wordpress blog stats
Connect with us

Hi, what are you looking for?

Chattisgarh shuts down internet in three districts amidst communal tensions

Is there another way to curb hateful social media posts that doesn’t involve snapping internet services? There’s no short answer.

The Chattisgarh government has suspended internet services in three districts after communal violence broke out in the Kawardha district on October 5, the Times of India has reported. Police officials in the state confirmed to MediaNama that internet services are currently suspended in the Kawardha and Rajnandgaon districts. But the restriction of internet services in Bemetra hasn’t been independently verified.

Internet suspension has unofficially become standard operating procedure during public unrest or violence in India. Increasingly, state and central government bodies are relying on internet suspensions, creating communication blackouts in conflict-ridden areas.

Why was the Internet snapped in 3 districts of Chattisgarh?

Communal tensions began in Kawardha on October 5 over two flags, one saffron and the other green, and quickly escalated into violence and damage to property. Chattisgarh’s Director General of Police told Hindustan Times:

On Tuesday, a protest was called by a right-wing organisation turned violent when the protesters entered the areas dominated by the other community. The situation is under control and curfew has been imposed. A few people including some police personnel sustained minor injuries but they are stable. — Director General of Police DM Awasthi quoted by HT.

The report by the Times of India claimed that the shutdown was caused to curb hateful social media content, but police officials refused to confirm this fact. MediaNama could not find any public order by the Chattisgarh government regarding the Internet shutdown.

Violation of Supreme Court judgement: Last year, the Supreme Court judgement in the case of Anuradha Bhasin v. Union of India laid down that state governments must make orders regarding internet shutdowns publicly available. The Chattisgarh government’s non-compliance comes after the order for a recent internet shutdown in the Lakhimpur-Kheri district, Uttar Pradesh was also not made public.

Advertisement. Scroll to continue reading.

Aren’t there other ways of curbing hateful social media posts?

In its judgement, the Supreme Court also laid down that internet shutdowns were only to be used if they were necessary and unavoidable. That raises the question – Doesn’t India have more appropriate measures to bring rogue social media content under control? In February 2021, the government released the IT Rules, which set stringent timelines for social media platforms to take down content that violates Indian law.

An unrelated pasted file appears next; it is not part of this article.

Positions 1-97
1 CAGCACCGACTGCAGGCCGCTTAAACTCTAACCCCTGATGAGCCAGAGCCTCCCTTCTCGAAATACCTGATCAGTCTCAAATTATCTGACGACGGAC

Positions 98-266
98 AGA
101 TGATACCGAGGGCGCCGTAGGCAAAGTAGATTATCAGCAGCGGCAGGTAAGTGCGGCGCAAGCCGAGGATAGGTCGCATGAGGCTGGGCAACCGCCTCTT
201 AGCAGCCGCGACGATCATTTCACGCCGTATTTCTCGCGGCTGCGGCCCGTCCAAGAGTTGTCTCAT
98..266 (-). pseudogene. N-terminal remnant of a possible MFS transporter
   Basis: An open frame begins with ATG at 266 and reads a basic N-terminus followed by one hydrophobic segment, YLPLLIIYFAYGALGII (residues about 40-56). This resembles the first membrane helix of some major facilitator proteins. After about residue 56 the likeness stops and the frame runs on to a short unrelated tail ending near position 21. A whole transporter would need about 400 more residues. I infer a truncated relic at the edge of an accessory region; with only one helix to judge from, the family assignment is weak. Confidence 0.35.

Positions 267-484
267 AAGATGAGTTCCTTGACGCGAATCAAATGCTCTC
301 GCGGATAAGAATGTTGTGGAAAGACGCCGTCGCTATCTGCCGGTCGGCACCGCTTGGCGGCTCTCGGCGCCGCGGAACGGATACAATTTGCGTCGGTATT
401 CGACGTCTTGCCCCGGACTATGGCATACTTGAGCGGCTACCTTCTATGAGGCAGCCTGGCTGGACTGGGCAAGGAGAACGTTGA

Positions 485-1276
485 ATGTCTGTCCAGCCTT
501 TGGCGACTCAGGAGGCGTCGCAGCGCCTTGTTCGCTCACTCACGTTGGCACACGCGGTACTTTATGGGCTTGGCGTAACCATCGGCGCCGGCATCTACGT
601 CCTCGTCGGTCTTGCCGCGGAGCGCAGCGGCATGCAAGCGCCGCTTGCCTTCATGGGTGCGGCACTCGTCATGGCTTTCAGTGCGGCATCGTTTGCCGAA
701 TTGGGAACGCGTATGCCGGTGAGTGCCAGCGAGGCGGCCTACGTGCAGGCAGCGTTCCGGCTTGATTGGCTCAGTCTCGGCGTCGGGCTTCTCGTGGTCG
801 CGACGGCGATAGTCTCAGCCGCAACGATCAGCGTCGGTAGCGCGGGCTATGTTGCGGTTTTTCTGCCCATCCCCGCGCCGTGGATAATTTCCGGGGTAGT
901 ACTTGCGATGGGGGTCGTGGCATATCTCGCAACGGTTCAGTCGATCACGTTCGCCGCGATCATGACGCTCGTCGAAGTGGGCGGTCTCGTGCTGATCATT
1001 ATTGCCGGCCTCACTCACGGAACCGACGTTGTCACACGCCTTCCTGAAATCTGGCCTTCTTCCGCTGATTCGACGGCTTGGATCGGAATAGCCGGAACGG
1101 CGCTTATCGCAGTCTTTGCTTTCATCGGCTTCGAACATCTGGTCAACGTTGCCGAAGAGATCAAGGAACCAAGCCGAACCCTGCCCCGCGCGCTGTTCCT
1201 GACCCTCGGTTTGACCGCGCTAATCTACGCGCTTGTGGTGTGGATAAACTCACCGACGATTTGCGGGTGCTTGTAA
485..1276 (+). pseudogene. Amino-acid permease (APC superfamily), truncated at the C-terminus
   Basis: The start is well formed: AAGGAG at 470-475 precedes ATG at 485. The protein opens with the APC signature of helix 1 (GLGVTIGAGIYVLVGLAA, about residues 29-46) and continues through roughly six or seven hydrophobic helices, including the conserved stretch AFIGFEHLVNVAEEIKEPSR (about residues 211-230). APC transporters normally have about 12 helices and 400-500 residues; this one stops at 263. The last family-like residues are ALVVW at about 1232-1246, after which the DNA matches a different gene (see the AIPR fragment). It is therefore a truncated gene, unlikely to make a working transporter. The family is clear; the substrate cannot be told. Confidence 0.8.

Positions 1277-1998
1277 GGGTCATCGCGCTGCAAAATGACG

According to the rules, social media intermediaries must take down objectionable content, which includes:

defamatory, obscene, pornographic, paedophilic, invasive of another‘s privacy, including bodily privacy, insulting or harassing on the basis of gender, libellous, racially or ethnically objectionable, relating or encouraging money laundering or gambling, or otherwise inconsistent with or contrary to the laws in force – IT Rules 2021 (emphasis added)

In case such content is uploaded, social media platforms must take it down as soon as possible, and no later than 36 hours of getting an order from a court or government agency, the IT Rules mandate.

The constitutionality of the IT Rules, including clauses that mandate such takedowns, is currently being debated in various courts across the country. Even while they are in effect, however, government authorities are still resorting to internet shutdowns to curb hateful social media content, raising serious doubts about the effectiveness of the rules.

Also read:

Have something to add? Post your comment and gift someone a MediaNama subscription.

Advertisement. Scroll to continue reading.
Written By

Reporter at MediaNama. Email: nishant@medianama.com

MediaNama’s mission is to help build a digital ecosystem which is open, fair, global and competitive.

Views

News

While the market reality of popular crypto-assets like Bitcoin may undergo little change, the same can't be said for stablecoins.

News

Bringing transactions related to crypto-assets within the tax net could make matters less fuzzy.

News

Loopholes in FEMA and the decentralised nature of crypto-assets point to a need for effective regulations.

News

The need of the hour is for lawmakers to understand the systems that are amplifying harmful content.

News

For drone delivery to become a reality, a permissive regulatory regime is a prerequisite.

You May Also Like

News

Google has released a Google Travel Trends Report which states that branded budget hotel search queries grew 179% year over year (YOY) in India, in...

Advert

135 job openings in over 60 companies are listed at our free Digital and Mobile Job Board: If you’re looking for a job, or...

News

Rajesh Kumar* doesn’t have many enemies in life. But, Uber, for which he drives a cab everyday, is starting to look like one, he...

News

By Aroon Deep and Aditya Chunduru You’re reading it here first: Twitter has complied with government requests to censor 52 tweets that mostly criticised...

MediaNama is the premier source of information and analysis on Technology Policy in India. More about MediaNama, and contact information, here.

© 2008-2021 Mixed Bag Media Pvt. Ltd. Developed By PixelVJ

Subscribe to our daily newsletter
Name:*
Your email address:*
*
Please enter all required fields Click to hide
Correct invalid entries Click to hide

© 2008-2021 Mixed Bag Media Pvt. Ltd. Developed By PixelVJ